The film Pocahontas, produced by Walt Disney films, portrays the tension between the Powhatan tribe and English settlers during the establishment of Jamestown, the first permanent English settlement in the "New World." In examining this film using the article "Ten Quick Ways to Analyze Children's Books for Racism and Sexism," it quickly becomes apparent that although there are forms of racism as described in the article (what will be referred to as traditional media racism'), the crux of the film's racism is beyond blatant stereotyping and marginalization. While the white settlers clearly have a conquering ideology laced with ideas of racial superiority, this attitude is offset by Powhatan's steadfast adherence to their culture and traditions. While the film Pocahontas has several incidents of stereotypes and tokenizing of characters, which I will describe later, the heart of the films racism lies in the scriptwriter's historical revision, which has implications in many aspects of American society. This paper will analyze racist aspects of the film, the Powhatan Tribe's response to the Anglo settlers, Disney's version of the British conquest in what is now the United States, and its political implications.
Traditional media racism is found at several points in Pocahontas. The film begins by showing British sailors at port, ready to sail for what they call the "New World." This portrayal of America's "beginning" reinforces a Euro-centric perspective on history that a child (age of viewing is assumed to be pre-Kindergarten) would be receiving at his/her age. The notion of all characters identifying with whiteness by default, another form of traditional media racism, bears its head at another point in the story, when John Smith and Pocahontas meet for the first time. John Smith is standing on a rock, and the film places no particular emphasis on any aspect of his body. By contrast, Pocahontas is standing in the midst of swirling fog, and the scene contratres on her dark, and comparatively exotic eyes. The juxtaposition of these two main characters established John Smith as the default, normal character, while Pocahontas is the exotic, new "Indian." Pocahontas' exoticism is only so from the frame of reference of a European viewpoint. The third traditional form of racism in this film is the exaggerated importance of spirit' to the Powhatan tribe. While the concept of spirit is important to Powhatan culture, it is the only aspect of culture portrayed in Pocahontas. Within the context of lingering American media stereotypes of hyper-spiritual Native Americans (for example, in the film Divine Secrets of the Ya-Ya Sisterhood), the film's emphasis on supernatural spiritualism (found in Grandmother Willow) in Pocahontas' life is a form of racism.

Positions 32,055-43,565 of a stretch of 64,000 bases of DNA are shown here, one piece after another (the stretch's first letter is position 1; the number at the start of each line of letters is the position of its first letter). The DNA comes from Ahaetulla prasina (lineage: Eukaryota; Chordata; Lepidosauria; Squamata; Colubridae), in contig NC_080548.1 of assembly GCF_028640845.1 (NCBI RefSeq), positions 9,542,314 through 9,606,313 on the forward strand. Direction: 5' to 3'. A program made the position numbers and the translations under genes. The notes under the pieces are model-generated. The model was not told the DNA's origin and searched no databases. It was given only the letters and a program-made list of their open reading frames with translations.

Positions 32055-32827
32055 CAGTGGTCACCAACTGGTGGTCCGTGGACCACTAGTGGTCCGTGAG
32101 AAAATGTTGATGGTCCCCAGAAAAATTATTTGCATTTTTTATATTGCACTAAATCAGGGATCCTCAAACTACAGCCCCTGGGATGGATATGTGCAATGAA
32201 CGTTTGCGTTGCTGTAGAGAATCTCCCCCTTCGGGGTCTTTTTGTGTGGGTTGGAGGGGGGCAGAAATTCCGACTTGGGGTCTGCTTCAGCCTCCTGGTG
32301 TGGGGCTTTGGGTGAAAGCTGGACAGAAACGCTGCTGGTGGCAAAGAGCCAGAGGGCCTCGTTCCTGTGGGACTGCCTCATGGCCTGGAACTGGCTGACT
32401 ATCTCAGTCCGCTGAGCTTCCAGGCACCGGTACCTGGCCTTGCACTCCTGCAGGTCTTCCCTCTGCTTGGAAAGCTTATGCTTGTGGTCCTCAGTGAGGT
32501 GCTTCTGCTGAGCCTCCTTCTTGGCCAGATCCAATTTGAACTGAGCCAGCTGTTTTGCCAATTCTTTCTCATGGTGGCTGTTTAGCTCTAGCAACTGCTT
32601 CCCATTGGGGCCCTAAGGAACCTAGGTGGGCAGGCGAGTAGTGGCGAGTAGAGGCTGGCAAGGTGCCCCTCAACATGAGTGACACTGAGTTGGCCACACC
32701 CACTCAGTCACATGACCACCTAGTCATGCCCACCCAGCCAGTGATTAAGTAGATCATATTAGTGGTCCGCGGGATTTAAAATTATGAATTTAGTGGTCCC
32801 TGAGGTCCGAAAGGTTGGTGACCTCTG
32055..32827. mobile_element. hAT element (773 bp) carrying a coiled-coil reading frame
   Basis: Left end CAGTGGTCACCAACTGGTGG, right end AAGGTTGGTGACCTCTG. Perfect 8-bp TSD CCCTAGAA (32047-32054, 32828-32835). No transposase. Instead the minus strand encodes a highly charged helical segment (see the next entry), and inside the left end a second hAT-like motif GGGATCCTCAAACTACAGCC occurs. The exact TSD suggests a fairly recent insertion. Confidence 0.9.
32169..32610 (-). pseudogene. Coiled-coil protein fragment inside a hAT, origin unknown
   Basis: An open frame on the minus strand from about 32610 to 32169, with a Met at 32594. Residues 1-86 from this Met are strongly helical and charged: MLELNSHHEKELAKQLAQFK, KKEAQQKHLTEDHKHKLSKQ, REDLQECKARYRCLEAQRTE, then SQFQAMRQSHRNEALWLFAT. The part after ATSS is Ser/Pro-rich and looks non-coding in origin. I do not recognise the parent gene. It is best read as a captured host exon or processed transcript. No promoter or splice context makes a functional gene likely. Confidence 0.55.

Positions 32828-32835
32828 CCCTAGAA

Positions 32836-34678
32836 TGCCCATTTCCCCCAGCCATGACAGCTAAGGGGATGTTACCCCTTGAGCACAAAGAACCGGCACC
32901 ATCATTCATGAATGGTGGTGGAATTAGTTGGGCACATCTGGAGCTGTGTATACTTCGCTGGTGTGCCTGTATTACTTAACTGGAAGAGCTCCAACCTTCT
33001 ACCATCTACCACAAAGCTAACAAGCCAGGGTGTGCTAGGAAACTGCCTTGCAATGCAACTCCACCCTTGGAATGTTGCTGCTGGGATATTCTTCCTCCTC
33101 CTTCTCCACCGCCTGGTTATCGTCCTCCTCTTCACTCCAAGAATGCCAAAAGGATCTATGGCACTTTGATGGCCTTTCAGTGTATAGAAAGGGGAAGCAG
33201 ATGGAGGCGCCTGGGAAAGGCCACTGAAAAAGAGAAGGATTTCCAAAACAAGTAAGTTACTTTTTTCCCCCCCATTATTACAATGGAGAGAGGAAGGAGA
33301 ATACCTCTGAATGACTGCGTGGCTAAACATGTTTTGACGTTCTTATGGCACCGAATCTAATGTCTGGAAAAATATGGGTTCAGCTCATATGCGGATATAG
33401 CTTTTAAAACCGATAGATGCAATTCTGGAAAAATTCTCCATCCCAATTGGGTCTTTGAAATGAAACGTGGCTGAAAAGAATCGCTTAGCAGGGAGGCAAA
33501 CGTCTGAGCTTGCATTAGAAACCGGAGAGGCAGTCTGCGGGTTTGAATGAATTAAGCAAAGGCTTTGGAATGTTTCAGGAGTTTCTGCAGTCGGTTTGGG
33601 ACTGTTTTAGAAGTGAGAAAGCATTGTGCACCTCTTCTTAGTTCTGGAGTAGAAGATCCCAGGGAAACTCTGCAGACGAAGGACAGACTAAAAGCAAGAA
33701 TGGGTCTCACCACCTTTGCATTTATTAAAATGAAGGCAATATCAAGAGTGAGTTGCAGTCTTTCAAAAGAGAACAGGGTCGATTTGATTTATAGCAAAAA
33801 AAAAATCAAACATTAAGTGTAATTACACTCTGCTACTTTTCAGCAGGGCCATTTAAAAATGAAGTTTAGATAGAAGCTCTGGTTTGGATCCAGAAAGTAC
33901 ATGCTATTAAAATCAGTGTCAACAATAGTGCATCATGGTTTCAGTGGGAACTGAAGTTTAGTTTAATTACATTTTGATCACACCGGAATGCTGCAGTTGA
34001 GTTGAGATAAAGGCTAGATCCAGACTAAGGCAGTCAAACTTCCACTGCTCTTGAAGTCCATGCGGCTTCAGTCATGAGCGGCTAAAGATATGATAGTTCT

However, while there are isolated incidents of racism in the film, there fails to be an obvious overall message of Native American inferiority to the audience (children) viewing the film. While the British settlers are lucidly racist and ethno centric, Pocahontas potrays this as attitude as wrong, as evidenced by their role as the film's antagonists. The settlers are obviously racist, but also possess other undesirable
characteristics, such as greed and cowardice. The governor of the settlers, Governor Ratcliffe, also champions the vices of lust, envy, laziness, and gluttony. The portrayal of the settlers with many deplorable characteristics, including racism, would make their stance to children very undesirable. Furthermore, while the hopeful colonizers carry philosophies infused with bigotry, no members of the Powhatan tribe internalized these ideas. Rather, they actively asserted their ownership of the land, as shown by their preparation for war with the settlers. The Powhatan opposition to the settlers' racism is signified during the scene in which John Smith and Pocahontas first meet. Smith discusses his opinions of the "new" land...